Chefs Teach Students How to Garden Vegetables in Springs

Joseph Realmuto and Bryan Futerman donate their time to show students the importance of sustainable food.

Joe Realmuto and Bryan Futerman, two restauranteurs and chefs on the South Fork, have dedicated their time in the past few years to teaching students how to grow their own vegetables and the meaning of quality food.

Together, in 2008, they spearheaded the Springs Seedlings Project at the . This month, they are busy, not only working in their own kitchens and with about 650 students in the greenhouse at the school, but they are organizing the third annual "Empty Bowls" fundraiser scheduled for January. The money from the soup tasting benefit will raise money for Springs Seedlings.  On Tuesday, there will be an informational meeting for interested volunteers at the Project MOST office on 811 Fireplace Road, East Hampton.

Realmuto and Futerman first decided to create Spring Seedlings while working with the Hayground School's "Young Chef's Program,"  a chef-lead workshop for young children where students also created an outdoor garden on the Bridgehampton campus.

"Joe has really been instrumental in organizing the program," said Arjun Achuthan, who runs the Culinary Arts program at the Hayground School. Realmuto is on his fifth year of bringing chefs into the classroom to teach the art of making sushi to baking. "We really feel indebted to Joe because he spends all this time on Young Chef's Program," Achuthan added.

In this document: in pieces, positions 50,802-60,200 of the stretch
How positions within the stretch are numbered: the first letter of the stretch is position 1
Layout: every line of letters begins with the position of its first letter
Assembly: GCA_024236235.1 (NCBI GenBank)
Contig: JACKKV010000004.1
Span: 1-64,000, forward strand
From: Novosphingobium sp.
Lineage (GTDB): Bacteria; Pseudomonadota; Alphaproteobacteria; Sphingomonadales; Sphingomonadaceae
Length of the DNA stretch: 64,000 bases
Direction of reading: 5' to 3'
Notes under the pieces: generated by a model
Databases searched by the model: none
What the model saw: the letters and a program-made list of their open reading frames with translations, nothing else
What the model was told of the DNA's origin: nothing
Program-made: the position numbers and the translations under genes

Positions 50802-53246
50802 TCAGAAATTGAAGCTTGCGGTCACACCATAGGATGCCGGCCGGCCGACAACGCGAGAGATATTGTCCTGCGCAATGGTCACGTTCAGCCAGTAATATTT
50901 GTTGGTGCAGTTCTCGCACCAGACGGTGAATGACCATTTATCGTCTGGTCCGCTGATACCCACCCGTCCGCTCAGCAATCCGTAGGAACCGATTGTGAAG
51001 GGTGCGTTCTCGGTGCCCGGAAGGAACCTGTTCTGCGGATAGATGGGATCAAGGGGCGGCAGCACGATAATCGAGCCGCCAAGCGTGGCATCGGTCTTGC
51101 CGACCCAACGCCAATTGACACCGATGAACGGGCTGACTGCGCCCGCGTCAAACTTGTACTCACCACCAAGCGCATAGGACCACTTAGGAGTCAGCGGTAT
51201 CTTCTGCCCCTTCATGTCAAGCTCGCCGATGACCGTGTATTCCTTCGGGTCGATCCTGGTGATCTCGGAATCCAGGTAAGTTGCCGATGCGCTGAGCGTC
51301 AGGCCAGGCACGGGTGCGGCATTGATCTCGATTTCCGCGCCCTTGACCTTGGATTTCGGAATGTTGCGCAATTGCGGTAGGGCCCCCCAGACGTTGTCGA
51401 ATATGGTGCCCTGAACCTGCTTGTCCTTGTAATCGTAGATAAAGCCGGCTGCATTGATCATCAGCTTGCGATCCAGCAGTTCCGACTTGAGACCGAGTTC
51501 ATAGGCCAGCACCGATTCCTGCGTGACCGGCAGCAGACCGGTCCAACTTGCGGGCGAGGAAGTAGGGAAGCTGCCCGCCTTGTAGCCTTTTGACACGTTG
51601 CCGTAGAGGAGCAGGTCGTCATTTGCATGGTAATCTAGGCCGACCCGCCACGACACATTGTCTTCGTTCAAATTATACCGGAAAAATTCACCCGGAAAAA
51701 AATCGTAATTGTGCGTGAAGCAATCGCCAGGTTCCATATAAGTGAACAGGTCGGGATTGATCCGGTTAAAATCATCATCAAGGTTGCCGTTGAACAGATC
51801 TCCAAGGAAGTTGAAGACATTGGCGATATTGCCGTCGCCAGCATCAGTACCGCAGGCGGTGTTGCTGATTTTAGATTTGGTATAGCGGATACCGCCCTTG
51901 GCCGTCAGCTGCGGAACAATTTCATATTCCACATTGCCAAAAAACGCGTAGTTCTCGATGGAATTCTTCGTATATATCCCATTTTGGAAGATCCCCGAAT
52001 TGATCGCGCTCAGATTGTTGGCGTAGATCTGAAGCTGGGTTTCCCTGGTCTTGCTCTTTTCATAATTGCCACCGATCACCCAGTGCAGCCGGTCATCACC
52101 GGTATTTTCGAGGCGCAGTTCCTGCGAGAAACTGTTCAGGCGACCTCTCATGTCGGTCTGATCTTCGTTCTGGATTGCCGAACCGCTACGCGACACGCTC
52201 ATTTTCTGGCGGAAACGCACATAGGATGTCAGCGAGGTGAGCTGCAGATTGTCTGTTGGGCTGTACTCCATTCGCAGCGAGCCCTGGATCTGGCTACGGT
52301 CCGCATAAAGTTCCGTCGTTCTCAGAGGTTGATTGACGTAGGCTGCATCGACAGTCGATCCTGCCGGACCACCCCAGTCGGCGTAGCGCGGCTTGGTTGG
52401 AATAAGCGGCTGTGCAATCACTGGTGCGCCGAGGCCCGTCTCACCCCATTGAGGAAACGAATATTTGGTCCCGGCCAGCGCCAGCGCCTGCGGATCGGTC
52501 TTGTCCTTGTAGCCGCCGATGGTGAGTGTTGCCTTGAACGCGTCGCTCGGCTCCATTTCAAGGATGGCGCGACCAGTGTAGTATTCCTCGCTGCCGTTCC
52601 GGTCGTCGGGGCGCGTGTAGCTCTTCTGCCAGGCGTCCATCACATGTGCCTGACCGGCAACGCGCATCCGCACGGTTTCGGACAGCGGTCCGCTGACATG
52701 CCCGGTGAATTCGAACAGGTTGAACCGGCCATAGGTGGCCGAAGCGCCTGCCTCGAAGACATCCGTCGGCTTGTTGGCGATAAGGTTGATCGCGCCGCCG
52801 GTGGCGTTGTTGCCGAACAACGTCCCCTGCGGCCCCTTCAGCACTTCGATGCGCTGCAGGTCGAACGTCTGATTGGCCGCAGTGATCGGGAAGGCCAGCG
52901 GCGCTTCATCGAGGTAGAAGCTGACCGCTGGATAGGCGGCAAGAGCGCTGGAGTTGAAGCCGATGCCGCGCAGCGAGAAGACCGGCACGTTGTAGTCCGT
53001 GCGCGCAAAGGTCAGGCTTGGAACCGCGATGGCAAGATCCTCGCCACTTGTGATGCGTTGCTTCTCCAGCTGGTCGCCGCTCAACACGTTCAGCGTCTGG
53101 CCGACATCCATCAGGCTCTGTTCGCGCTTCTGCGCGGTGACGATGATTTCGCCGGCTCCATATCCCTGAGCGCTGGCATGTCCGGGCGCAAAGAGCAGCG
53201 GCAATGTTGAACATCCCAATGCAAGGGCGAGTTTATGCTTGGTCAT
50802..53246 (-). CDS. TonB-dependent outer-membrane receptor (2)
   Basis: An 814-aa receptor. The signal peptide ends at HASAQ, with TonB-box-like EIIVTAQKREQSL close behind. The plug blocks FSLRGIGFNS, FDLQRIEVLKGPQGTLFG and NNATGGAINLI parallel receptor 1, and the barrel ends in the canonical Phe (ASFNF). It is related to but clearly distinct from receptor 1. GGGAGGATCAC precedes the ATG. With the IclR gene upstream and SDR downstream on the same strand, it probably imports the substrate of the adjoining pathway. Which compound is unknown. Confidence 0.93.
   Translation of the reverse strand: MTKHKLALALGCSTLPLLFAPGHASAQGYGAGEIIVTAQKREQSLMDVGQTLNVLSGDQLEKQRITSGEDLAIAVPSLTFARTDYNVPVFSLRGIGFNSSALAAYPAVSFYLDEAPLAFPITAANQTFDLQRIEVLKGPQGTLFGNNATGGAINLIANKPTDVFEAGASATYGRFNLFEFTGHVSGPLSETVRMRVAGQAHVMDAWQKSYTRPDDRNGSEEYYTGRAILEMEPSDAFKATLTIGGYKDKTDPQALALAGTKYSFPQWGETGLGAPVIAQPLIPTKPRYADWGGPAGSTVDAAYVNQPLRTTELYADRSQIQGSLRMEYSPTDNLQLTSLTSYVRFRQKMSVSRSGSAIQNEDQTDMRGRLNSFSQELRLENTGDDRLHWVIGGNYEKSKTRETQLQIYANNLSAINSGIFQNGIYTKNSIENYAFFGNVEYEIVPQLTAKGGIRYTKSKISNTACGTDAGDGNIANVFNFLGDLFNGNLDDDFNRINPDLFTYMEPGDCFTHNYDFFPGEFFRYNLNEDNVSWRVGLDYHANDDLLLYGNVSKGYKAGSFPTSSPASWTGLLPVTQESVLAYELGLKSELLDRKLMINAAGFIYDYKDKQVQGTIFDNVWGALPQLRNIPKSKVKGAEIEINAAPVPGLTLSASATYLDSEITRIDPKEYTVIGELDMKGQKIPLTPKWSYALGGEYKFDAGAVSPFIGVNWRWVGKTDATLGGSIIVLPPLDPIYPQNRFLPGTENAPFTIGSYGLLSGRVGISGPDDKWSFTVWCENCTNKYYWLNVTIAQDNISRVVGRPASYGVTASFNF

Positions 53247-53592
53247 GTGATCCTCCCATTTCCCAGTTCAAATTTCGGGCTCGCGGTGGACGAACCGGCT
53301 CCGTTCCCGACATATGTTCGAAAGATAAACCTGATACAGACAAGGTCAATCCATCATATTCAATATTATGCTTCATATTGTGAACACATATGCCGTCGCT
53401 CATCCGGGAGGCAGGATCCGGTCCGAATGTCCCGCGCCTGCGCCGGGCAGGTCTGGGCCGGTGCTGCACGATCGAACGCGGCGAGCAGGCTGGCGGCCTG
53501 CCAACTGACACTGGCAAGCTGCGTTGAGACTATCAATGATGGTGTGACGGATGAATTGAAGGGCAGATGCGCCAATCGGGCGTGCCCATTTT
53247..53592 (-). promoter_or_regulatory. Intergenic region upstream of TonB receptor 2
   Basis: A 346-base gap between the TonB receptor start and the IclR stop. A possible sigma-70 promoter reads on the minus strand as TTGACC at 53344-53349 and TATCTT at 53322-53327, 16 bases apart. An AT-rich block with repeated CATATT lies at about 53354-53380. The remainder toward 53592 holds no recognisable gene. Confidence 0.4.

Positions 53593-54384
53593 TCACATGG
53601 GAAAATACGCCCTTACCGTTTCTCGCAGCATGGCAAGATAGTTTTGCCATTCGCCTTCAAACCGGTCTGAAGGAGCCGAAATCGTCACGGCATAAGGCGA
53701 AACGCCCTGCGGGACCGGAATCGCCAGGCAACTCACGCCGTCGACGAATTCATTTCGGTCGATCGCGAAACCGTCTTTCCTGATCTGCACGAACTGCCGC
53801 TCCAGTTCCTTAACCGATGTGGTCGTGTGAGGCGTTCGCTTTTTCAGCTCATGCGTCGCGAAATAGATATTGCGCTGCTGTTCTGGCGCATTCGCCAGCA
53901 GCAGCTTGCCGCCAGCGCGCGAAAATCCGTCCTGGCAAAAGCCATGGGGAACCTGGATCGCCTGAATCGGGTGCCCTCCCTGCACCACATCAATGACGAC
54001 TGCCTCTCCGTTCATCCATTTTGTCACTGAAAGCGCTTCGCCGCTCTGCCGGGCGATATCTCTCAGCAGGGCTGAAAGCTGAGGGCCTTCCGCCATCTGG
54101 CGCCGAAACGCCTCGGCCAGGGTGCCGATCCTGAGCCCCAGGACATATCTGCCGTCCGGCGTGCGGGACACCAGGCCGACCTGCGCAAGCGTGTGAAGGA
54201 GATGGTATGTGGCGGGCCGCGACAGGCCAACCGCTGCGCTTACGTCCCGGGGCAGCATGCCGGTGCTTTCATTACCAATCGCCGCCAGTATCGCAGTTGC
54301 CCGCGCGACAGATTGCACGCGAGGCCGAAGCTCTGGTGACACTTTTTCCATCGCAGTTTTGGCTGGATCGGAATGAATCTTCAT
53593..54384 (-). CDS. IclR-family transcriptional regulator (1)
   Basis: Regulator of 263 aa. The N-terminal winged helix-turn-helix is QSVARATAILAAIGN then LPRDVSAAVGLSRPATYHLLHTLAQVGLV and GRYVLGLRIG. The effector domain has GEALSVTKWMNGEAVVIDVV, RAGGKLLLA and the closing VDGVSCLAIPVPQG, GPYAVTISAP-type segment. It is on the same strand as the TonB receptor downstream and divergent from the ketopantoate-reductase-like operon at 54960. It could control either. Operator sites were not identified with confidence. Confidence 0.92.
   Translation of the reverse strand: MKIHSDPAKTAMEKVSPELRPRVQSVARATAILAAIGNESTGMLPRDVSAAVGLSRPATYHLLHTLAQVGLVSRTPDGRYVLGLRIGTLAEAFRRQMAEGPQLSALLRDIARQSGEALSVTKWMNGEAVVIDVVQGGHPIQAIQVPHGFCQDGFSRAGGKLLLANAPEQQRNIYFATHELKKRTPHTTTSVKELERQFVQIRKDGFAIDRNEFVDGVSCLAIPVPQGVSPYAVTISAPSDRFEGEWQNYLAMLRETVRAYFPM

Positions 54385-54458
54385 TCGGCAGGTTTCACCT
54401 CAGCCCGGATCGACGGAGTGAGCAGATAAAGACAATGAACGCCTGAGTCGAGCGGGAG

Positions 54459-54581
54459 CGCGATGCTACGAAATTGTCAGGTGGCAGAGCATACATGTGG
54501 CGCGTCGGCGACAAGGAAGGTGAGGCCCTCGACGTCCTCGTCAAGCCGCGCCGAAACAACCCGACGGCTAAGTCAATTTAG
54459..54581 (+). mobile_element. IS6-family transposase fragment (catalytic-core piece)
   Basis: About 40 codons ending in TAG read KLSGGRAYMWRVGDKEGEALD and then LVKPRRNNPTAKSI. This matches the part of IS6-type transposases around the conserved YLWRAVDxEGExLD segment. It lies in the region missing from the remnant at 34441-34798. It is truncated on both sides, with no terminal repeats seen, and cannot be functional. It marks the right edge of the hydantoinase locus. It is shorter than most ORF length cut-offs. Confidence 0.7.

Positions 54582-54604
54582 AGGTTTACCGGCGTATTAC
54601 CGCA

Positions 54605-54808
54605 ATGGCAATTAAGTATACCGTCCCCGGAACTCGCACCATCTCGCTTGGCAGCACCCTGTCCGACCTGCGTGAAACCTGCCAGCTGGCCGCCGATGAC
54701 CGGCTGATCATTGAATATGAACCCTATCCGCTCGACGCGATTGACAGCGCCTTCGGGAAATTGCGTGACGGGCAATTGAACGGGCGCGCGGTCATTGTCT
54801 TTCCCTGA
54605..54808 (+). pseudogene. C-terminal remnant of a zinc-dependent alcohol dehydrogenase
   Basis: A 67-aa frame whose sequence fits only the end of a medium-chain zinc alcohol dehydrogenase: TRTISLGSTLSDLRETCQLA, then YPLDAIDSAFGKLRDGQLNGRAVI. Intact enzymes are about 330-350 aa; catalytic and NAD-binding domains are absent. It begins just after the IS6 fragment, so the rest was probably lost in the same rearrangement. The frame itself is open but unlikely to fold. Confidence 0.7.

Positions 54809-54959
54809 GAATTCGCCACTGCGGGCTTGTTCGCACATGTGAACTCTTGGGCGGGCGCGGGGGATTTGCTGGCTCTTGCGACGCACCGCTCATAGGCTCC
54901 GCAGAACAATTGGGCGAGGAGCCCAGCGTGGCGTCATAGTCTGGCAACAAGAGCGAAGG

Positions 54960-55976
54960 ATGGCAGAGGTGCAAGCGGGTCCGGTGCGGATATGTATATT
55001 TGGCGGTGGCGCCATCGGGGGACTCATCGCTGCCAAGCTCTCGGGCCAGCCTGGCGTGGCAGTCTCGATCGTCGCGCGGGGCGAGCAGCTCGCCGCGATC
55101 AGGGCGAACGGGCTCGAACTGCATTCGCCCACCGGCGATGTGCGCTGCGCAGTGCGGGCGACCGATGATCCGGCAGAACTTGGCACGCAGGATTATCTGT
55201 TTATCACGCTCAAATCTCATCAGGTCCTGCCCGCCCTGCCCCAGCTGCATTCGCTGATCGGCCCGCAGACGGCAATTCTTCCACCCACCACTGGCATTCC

Realmuto recalled how he and Futerman realized that while they were doing a lot of work for Hayground, their own children back in the public school system in Springs, weren't invovled. So, they decided it was time to start a program there.

They raised $60,000 privately for Springs Seedlings in 2008, a testement to Realmuto's connection, Futerman said. "It doesn't hurt that Joe has a lot of great friends. We couldn't have done it without the community," he added. The donations funded the construction of a 20-by-50 foot green house and a 20-by-60 foot outdoor garden at the Springs School. Construction was completed in 2009. A great deal of the work on the project was done free of charge because the community, from plumbers to builders, donated their time and resources.

Project MOST, a not-for-profit after-school program, helped with creating the program, but Tim Bryden, a director at Project MOST and a teacher at Springs School?, said, "Bryan and Joe are the creative and dynamic force behind the dream. They do the hard work behind the scenes."

He said Springs Seedlings integrates student curriculum and the green house by growing food that accompanies what the students are being taught. For instance, if they are learning about ancient Egypt, they will harvest wheat in the greenhouse since wheat was a staple then. They eventually learn to cook it.

Bryden remarked on the pair's deep appreciation for food and how that is passed down to the student. "They really respect food and the planet that we live on."

Futerman and Realmuto are involved with the project in the off-season, even when they are not tending to their busy restaurants.

Futerman is the chef and owner of Foody's, a wood fire pizza joint in Water Mill. Realmuto is the executive chef at the critically acclaimed , , , and Townline BBQ. At Nick & Toni's, he runs a one-acre organic garden. Vegetables goes straight from the garden to the plate.

Alexandra November 10, 2010 at 03:03 PM
very cool article--- love the focus on volunteers and the community. hope these guys can continue with their garden project


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